don't ever underestimate the greed of clear channel. they've cut a very ruthless swath through two of the sleeziest (legal) industries in this country. they've done to further strengthen their own position, not because they have some altruistic vision of the way the music business should be.

anyway, "napster" is a popular whipping boy for many things. of course, the real lunacy of the statement is that napster doesn't even exist any longer except as a metaphor for a number of p2p applications.

you're right in mentioning tha touring is one major source of revenue for the big, established artist. as record company filtered revenue has been harder and harder to tap* artists have sought more intense merchandising and touring as a substitute for that money.
* and this has nothing to with "napster". it has to do with the cd being where it is in the life of any given product. there comes a time when the market is saturated and consumers, failing a new media to rebuy older titles on, and failing new titles that capture their interest, spend their money elsewhere.

the music is going through an enormous change right now. the paradigm which has been in place for nearly a century has been challenged by a completely new one. we've had to rethink copyright laws and methods of distrubution. a good deal, if not the majority, of the "hard times" in the music business is simply a lack of vision. the stance from the majors has been, and continues to be, that they can legislate their way of doing things even in the face of overwhelming consumer demend to the contrary.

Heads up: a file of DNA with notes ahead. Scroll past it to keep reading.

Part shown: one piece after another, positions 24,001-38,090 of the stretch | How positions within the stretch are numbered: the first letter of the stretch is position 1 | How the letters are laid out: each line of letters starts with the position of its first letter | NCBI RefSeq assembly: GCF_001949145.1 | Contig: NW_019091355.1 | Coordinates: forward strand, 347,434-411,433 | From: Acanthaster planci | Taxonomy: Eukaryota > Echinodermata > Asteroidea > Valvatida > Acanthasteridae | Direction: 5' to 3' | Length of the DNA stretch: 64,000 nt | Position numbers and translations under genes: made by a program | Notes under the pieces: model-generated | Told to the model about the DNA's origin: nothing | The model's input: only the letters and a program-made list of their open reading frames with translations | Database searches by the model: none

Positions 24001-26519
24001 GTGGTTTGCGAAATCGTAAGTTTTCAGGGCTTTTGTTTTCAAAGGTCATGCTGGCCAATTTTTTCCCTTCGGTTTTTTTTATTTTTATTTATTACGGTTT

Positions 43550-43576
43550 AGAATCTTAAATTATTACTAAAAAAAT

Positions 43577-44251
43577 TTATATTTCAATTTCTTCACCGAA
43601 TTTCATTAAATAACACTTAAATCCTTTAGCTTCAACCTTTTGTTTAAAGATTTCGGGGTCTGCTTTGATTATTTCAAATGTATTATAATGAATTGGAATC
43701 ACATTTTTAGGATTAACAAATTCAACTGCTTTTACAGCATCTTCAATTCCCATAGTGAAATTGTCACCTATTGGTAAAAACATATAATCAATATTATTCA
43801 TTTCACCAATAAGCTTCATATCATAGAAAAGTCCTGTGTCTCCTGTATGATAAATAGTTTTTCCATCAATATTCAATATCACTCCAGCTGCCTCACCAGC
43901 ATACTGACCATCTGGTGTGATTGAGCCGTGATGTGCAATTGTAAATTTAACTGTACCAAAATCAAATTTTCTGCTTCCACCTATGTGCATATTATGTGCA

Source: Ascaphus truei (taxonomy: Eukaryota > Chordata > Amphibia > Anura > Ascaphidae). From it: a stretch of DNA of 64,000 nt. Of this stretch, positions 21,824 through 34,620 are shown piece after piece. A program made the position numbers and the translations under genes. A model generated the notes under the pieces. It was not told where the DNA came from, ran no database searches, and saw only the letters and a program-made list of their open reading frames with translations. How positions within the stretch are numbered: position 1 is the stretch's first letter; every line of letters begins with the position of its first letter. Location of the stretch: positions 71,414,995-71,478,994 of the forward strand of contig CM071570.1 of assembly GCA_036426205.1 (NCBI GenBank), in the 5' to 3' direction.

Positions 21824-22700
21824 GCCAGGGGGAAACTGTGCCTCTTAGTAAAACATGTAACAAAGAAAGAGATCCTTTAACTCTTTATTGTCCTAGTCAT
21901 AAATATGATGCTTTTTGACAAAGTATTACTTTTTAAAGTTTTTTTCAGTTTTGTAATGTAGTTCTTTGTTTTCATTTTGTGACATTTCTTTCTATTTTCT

the market will rebalance itself at some point. either through legislation or consumer action. the major players in this game will have to counteract the enormous inertia they've built up after decades of doing things the same old way, as it were.

the real question is, when, or perhaps more cynically, *will* the consumer demand these changes.

I'm rambling so I'll end here, for now, but saying thanks again for a great website.

Posted by: ice weasel at October 19, 2002 12:17 AM

Join the Linux community. Linuxwaves.net

Posted by: Catherine at July 6, 2004 11:51 AM